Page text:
Monday, 24 November 2008

We must learn to live more abundantly with less!

Two readers have been kind enough to forward me great links, on the problems of consumerism, which I want to share with the rest of you.

The first, sent by my good friend Les Bertram, is this excellent 'Thought for the Day' by Alastair McIntosh, given on Radio Scotland on 22 October. You can listen to it here. He is a Quaker, Professor of Human Ecology at the University of Strathclyde, and there is a lot of interesting stuff on his website. I am looking forward to reading his latest book "Hell and High Water: Climate Change, Hope and the Human Condition", which I've ordered from Amazon.
Good Morning

This month has been a critical one in the history of our nation, one that historians will look back on as a cultural watershed.

Our faith in money has been shaken and earlier this week Gordon Brown promised a “central mission” of doing “whatever it takes” to spend a way out of the economic black hole.

At the same time and almost lost amongst the economic headlines, the UK Government took a courageous step towards tackling dangerous climate change. It now matches Scotland’s aspiration by having raised from 60 percent to 80 percent the target for cutting greenhouse gas emissions by the year 2050.

But setting targets is the easy bit; achieving them is harder. And there’s the rub. Both the economic bubble now bursting and global warming have one driver in common: consumerism. Our conundrum is that we need more consumption to save the economy, but less to save the planet.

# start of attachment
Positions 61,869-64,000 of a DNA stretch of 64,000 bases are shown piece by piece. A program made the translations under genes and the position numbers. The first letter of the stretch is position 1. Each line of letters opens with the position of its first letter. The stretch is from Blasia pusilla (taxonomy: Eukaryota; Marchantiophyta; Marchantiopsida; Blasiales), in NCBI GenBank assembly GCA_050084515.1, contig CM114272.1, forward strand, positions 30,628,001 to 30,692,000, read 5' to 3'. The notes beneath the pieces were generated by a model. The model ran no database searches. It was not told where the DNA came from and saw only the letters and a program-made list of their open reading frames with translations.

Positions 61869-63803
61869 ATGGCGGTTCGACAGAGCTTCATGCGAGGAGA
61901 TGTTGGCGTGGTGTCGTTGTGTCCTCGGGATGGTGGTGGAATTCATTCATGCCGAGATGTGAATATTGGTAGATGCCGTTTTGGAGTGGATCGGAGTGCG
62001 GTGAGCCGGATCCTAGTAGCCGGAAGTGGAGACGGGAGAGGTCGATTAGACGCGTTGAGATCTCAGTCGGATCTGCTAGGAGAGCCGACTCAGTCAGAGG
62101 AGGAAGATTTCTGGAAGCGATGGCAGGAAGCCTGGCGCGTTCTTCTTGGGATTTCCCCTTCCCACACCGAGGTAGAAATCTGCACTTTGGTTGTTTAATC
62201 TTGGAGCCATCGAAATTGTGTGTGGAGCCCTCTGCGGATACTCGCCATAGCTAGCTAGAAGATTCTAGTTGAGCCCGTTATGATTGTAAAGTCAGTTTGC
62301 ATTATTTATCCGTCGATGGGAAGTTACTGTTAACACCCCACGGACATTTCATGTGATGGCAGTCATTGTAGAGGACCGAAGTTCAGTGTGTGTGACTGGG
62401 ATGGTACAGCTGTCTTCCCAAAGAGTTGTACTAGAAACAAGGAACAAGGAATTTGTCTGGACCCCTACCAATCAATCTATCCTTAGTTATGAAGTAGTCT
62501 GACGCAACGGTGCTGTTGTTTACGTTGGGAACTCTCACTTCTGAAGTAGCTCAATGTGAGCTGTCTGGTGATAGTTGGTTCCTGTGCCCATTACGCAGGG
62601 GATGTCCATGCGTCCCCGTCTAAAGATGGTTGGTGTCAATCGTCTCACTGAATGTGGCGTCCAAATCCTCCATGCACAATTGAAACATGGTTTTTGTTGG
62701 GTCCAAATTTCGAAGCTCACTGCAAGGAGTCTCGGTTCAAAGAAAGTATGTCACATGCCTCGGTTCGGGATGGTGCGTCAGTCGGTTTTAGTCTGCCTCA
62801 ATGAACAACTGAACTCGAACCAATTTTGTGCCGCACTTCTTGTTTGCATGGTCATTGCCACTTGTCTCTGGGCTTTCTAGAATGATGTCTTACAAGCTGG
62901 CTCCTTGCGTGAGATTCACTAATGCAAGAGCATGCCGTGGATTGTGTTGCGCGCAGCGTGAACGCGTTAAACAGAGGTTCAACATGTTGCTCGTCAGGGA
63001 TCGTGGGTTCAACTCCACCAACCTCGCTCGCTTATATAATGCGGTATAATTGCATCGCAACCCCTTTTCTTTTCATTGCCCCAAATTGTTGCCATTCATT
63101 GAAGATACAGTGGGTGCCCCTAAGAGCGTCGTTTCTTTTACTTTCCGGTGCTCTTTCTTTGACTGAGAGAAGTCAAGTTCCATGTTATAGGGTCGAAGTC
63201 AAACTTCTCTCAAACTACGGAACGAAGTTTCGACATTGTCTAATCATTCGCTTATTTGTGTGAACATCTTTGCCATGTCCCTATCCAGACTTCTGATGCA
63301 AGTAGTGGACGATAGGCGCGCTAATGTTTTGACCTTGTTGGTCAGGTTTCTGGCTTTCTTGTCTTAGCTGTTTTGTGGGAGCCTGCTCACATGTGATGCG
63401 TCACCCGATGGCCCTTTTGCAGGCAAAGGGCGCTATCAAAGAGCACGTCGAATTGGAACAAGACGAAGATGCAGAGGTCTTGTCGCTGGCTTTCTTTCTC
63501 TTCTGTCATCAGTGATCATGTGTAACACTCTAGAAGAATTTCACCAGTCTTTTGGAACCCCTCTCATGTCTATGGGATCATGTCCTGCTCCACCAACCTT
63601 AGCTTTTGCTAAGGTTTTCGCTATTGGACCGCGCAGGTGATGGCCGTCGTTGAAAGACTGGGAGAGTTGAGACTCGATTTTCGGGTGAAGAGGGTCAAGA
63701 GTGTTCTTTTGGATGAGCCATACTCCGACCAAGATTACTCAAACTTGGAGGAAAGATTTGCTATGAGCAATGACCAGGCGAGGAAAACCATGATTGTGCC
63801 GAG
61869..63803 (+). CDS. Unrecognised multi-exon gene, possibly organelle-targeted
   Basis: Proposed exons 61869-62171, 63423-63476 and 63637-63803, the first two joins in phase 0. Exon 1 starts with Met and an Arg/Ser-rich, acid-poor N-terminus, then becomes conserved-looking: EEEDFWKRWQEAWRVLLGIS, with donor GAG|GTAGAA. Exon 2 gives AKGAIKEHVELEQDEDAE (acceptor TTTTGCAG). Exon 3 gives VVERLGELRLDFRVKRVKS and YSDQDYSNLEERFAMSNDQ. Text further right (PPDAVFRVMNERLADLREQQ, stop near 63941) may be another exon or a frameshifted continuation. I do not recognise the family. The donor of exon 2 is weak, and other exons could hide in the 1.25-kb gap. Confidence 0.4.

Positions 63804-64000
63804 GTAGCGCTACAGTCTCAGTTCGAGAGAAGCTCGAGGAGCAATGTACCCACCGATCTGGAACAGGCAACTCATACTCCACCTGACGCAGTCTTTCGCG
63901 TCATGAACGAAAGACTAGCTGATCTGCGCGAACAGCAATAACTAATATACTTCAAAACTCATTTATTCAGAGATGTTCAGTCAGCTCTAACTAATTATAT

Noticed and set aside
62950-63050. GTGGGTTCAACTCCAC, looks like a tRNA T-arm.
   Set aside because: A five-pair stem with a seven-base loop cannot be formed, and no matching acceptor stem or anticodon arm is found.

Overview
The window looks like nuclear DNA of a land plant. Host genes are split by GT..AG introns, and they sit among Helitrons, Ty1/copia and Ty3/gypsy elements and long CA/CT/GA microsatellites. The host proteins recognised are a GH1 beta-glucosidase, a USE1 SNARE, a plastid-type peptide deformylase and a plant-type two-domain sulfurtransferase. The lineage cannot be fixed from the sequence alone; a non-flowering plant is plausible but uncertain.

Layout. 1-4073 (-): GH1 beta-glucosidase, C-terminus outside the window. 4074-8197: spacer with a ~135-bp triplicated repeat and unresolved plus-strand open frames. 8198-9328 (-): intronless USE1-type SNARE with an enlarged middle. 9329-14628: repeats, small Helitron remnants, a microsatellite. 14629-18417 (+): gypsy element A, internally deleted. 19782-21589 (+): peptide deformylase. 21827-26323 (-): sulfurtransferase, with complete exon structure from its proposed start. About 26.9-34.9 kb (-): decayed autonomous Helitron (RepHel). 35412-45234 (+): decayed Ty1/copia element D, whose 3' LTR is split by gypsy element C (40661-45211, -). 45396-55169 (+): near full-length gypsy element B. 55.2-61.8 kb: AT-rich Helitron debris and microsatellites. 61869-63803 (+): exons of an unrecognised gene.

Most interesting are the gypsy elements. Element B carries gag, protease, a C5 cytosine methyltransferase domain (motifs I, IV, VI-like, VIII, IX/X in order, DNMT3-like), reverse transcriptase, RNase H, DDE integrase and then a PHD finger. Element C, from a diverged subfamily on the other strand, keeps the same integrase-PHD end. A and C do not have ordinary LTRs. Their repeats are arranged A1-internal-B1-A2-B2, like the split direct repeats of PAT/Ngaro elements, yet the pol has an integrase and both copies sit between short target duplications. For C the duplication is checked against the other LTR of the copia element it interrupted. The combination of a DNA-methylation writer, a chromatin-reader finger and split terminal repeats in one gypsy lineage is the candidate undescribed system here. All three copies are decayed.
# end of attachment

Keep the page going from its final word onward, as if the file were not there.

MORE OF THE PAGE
Spending our way out of a recession is therefore only a stop-gap measure. It’s methadone for our planetary heroin addiction.

We simply feed the habit if we think that today’s problems can be tackled at conventional political, technical or economic levels. If we’re redefining our “central mission”, we must press further.

Technical fixes are certainly part of the solution. But I’d put it to you that the deep work must be this: to learn to live more abundantly with less, to rekindle community, and to serve fundamental human need instead of worshiping at the altars of greed.

The crisis of these times is therefore spiritual. It calls for reconnecting our inner lives with the outer world - an expansion of consciousness. And that’s an opportunity that we neglect at our peril, for as I once heard an old Quaker woman say, “It is perilous, to neglect one’s spiritual life.”

The second, sent to me by my daughter Amy, is a link to a fine US website

Do take a few minutes to watch the video you will find there, about 20 min long, in which Annie Leonard explains simply and clearly the problems with our civilisation's unsustainable over consumption.

The message of both, in Alistair McIntosh's words, is that we must learn to live more abundantly with less!


Anonymous said...

Great Video Joc. Something complicated told in just 20 minutes. I can think of other subjects that could be treat this way.

Anonymous said...

Hurrah! Great minds think alike! I'm not gonna think about those who seldom differ!!!!!